Religious Studies is devoted to the study of religion as a fundamental human phenomenon. Its scope is broad, encompassing in principle all forms of religious experience, belief and practice in whatever contexts they are found. Religious Studies is non-confessional in the sense that it is not committed in advance to any religious (or indeed, non-religious) worldview or doctrine. Religious Studies as we understand it neither endorses a naïve objectivism in the study of “facts” divorced from values nor elevates a single theological, philosophical or scientific principle or program to the level of an unassailable norm. Rather Religious Studies is intentionally eclectic and open-ended, drawing upon the full range of methods available to the academic study of things human, from philosophy or literary theory, for example, to cognitive science and evolutionary psychology. It is united only by its subject matter, religion as a fundamental (albeit contested) dimension of human experience.
After completing the Religious Studies concentration in the Theology major, students will be equipped to:
- Articulate the difference between religious studies as an academic discipline and confessional approaches to the study of religion including the advantages and limitations of the religious studies approach.
- Evaluate some of the most influential methods used in the study of religion and apply them in the study of particular cases.
- Understand at least two religious traditions beyond an introductory level, including their histories, beliefs, practices and contemporary expressions.
- Understand the historical nature of religious texts and traditions, and the tensions that exist between the realities of religious change and the needs of religious identity.
- Recognize and think critically about some of the general features typical of most if not all religions, such as conceptions of deity, forms of religious community, forms of ritual practice, types of religious experience, ethical norms, etc.
- Identify and describe the embeddedness of religion in society and culture, as well as the religious dimensions of social, political and cultural phenomena not conventionally identified as “religious.”
- Apply the tools of religious studies to understanding the nature of religious conflict.
Religious Studies Major Program of Study
GEP Common Courses (See Curricula): six Signature courses
GEP University Distribution (See Curricula): eight variable core courses, three integrative learning courses and 3 overlay requirements. These latter may or may not require students to take an additional course.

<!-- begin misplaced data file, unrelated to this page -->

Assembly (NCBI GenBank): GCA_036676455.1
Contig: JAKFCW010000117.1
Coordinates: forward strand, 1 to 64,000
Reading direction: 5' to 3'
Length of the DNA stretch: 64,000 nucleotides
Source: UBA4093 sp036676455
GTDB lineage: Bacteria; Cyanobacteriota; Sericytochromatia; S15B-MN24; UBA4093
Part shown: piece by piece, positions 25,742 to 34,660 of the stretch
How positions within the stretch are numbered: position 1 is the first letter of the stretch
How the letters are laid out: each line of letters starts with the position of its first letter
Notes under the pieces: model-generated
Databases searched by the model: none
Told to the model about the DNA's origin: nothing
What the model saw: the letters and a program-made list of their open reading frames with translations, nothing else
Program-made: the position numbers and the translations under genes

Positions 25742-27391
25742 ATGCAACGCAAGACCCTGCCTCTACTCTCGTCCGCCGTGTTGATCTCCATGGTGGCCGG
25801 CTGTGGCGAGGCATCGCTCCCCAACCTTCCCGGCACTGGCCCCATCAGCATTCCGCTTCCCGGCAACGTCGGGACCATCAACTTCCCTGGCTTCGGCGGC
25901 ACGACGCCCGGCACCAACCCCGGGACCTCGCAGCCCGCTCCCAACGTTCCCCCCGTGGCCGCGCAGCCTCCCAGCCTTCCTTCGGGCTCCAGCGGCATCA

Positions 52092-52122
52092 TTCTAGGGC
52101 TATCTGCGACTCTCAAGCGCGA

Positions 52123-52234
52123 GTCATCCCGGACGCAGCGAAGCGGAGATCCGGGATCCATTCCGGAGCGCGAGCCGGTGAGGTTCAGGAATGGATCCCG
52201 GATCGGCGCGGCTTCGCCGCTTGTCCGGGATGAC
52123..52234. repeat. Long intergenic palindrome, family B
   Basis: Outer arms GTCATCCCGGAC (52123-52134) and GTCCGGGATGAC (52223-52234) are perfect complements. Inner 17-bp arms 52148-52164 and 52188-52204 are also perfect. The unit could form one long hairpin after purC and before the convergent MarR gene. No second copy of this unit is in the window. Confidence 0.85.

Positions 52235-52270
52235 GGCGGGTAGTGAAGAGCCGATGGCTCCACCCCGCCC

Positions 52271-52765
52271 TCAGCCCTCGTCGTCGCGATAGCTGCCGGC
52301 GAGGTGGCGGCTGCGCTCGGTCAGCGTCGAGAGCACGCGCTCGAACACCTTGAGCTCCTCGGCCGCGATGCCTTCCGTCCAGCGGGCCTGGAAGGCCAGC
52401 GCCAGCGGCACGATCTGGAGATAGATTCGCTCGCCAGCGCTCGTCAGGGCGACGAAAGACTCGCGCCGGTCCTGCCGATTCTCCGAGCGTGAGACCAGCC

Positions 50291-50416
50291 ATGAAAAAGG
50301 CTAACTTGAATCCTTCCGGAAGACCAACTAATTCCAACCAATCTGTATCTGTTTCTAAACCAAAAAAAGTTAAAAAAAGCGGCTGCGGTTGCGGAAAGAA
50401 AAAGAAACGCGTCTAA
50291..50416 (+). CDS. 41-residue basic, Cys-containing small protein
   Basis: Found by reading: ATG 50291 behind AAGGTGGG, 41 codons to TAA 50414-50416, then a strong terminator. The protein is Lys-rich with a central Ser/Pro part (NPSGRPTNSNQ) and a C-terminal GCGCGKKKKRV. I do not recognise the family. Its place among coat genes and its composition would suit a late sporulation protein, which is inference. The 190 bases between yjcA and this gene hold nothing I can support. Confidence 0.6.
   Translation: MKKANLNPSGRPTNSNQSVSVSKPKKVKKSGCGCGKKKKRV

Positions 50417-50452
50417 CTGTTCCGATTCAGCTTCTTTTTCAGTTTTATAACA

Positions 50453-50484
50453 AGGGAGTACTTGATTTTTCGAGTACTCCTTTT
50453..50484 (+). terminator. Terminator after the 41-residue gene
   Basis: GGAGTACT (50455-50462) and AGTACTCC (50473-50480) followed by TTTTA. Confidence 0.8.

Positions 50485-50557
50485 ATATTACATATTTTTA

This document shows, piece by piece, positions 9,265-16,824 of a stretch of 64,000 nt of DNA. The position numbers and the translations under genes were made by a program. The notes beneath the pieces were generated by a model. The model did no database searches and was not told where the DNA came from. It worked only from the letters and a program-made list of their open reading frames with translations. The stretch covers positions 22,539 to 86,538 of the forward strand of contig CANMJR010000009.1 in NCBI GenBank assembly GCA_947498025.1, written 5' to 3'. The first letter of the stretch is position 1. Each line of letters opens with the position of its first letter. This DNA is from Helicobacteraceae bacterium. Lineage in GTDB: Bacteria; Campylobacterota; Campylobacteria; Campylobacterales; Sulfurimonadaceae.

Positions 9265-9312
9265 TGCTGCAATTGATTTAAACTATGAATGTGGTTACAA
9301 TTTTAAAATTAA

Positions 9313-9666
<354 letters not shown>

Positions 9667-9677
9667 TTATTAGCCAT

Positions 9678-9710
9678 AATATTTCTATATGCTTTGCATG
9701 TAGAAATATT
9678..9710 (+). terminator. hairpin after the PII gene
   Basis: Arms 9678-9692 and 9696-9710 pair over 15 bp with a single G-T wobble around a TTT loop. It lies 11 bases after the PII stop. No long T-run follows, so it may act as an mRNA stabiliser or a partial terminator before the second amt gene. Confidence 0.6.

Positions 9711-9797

GEP Foreign Language
No foreign language unique to the department is required. But it is recommended that students consult with their advisors to fulfill the GER foreign language requirement with a language relevant to their religious or theological interest.
GEP Integrative learning
Students in the Religious Studies Concentration must strengthen their skills in the study of religion by taking three complementary courses in other departments in the College of Arts and Sciences. Students have considerable flexibility in choosing these courses because familiarity with a wide variety of issues, methods, and tools is vital to the academic study of religion. Students must choose three courses from the following categories, with no more than two of these courses may be taken in any one department. These three courses may be drawn from any program and or department that focuses on:
- Cultural and historical contexts of various religious traditions, such as Ancient Studies, Asian Studies, Classics, Fine Arts, History, Latin American Studies, and Political Science;
- Methodologies that are applied in the study of religion, such as Biology, Economics, Philosophy, Psychology, and Sociology;
- Research tools that are employed in the study of religion, such as Computer Science, Mathematics, and Foreign Languages.
Courses used to satisfy the Integrated Learning Requirement may not fulfill a GEP Common Core or Variable Core Requirement. Students should consult with their advisors to determine what courses are best suited to their own interests in Religious Studies when choosing the courses needed to satisfy the integrated learning requirement.
Major distribution: Ten courses distributed as described below. At least eight must be at the 200-level or above. GEP courses will be used to partially satisfy the major concentration.
1-5) Non Christian Religions, five courses.
6) THE 154 Faith, Justice and the Catholic Tradition, Signature Core in the GEP.
7) Institutional Identity Course: New Testament, History of Christianity, Systematic Theology, or Ethics, one additional course at any level. Seminars, both of the following:
8) REL 493-494 Independent Research in Religion (A theology course at the 2000 level or above taught by a visiting faculty member appointed to the MacLean Chair in Jesuit Studies may be substituted for THE 2981).
9) REL 495 Theories and Methods in the Study of Religion
10) Religious Studies Elective: Any course in THE or REL at the 200 level or above<
Among the ten courses above, one must be explicitly comparative in scope (i.e., not tradition specific) and one must concentrate on a South or East Asian religion.